I am quite active on LinkedIn, where I enjoy adding my response to posted questions. Usually I add to job related questions, but also to wellness and other categories. This morning I woke up to find that my answer to a question had been selected by Trenton Wilson of Dream Coachers, http://www.linkedin.com/in/trentonwillson, the colleague who posted the question, as the Best Answer. I think the topic, barriers to employment, is worth sharing, and here it is:
There are certainly barriers to employment, but there are also many people with perceived barriers who work. Older folk, those who have been in jail, those without high school education and those whose childhood was so dismal that many would have given up hope and relied on welfare or handouts.
Why does one person work, and the other not, even when both can claim identical "barriers"?
I agree with other responders who have cited "self-imposed limitations" as the biggest obstacle. Someone once said something to the effect of "If you think you can't, you won't, and if you think you can, you will."
Sonny Bono of Sonny and Cher admitted that he was not "qualified" to be a song writer, or a successful businessman, nor a mayor, and yet he performed all three with great acclaim.
Just yesterday I watched a video that brought tears to my eyes of a young fellow without limbs who hasn't allowed that disability to disable his approach to living. (http://www.youtube.com/watch?v=wOlTdkYXuzE) Our own minds can be our worst enemies if we allow a negative, limiting, self-deprecating internal dialogue to flourish.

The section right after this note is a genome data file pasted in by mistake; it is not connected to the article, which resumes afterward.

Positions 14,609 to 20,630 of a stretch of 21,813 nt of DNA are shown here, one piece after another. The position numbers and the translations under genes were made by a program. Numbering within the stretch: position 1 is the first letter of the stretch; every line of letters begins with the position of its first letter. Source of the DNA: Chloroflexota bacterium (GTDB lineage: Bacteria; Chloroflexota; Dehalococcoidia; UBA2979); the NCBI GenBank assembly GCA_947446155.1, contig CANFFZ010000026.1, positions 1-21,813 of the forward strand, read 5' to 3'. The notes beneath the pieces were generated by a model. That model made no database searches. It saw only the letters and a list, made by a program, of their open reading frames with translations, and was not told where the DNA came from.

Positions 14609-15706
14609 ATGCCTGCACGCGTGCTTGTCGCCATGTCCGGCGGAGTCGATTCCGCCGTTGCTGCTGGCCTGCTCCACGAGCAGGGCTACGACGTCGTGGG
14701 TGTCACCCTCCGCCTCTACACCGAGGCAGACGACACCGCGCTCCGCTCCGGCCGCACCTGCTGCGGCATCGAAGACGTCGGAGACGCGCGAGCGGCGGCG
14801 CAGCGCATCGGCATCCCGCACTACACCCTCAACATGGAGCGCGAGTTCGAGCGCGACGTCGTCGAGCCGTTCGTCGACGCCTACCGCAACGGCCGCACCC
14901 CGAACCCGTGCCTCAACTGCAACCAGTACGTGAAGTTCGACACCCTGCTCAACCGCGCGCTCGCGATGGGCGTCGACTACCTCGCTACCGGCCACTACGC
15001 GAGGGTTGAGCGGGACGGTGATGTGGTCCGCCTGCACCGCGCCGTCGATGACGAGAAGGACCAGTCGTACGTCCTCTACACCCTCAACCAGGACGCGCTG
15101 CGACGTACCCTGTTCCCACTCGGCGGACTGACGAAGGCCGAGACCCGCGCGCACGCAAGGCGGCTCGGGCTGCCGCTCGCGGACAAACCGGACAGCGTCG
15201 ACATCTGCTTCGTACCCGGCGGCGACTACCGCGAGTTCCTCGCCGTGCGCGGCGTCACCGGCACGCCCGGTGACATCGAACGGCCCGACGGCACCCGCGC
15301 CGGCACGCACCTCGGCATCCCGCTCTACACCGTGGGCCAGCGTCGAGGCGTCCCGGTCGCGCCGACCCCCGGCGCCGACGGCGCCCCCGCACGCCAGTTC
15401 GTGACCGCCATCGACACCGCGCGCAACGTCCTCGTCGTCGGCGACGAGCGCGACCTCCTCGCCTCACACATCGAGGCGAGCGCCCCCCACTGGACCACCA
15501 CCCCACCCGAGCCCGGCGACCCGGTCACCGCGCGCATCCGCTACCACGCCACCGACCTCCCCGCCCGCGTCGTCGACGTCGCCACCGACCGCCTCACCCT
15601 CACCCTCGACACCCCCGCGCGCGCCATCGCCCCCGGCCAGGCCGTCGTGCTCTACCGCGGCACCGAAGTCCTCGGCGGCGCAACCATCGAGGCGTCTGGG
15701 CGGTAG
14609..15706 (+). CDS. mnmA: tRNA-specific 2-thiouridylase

How do we as career practitioners help people overcome perceived barriers? Some are beyond our means to help and would benefit from therapy or counselling, but many benefit from seeing their resume transformed from a ho-hum generic document, to one that reveals the actual, the authentic, the on-the-job value they brought to past employers.
I can honestly say that the comment I enjoy hearing the most from my clients is along the lines of "I had to read my new resume twice, but yes, I did those things and I have so much more confidence now. Thank you so much." Sweet words that sustain me when my days are long!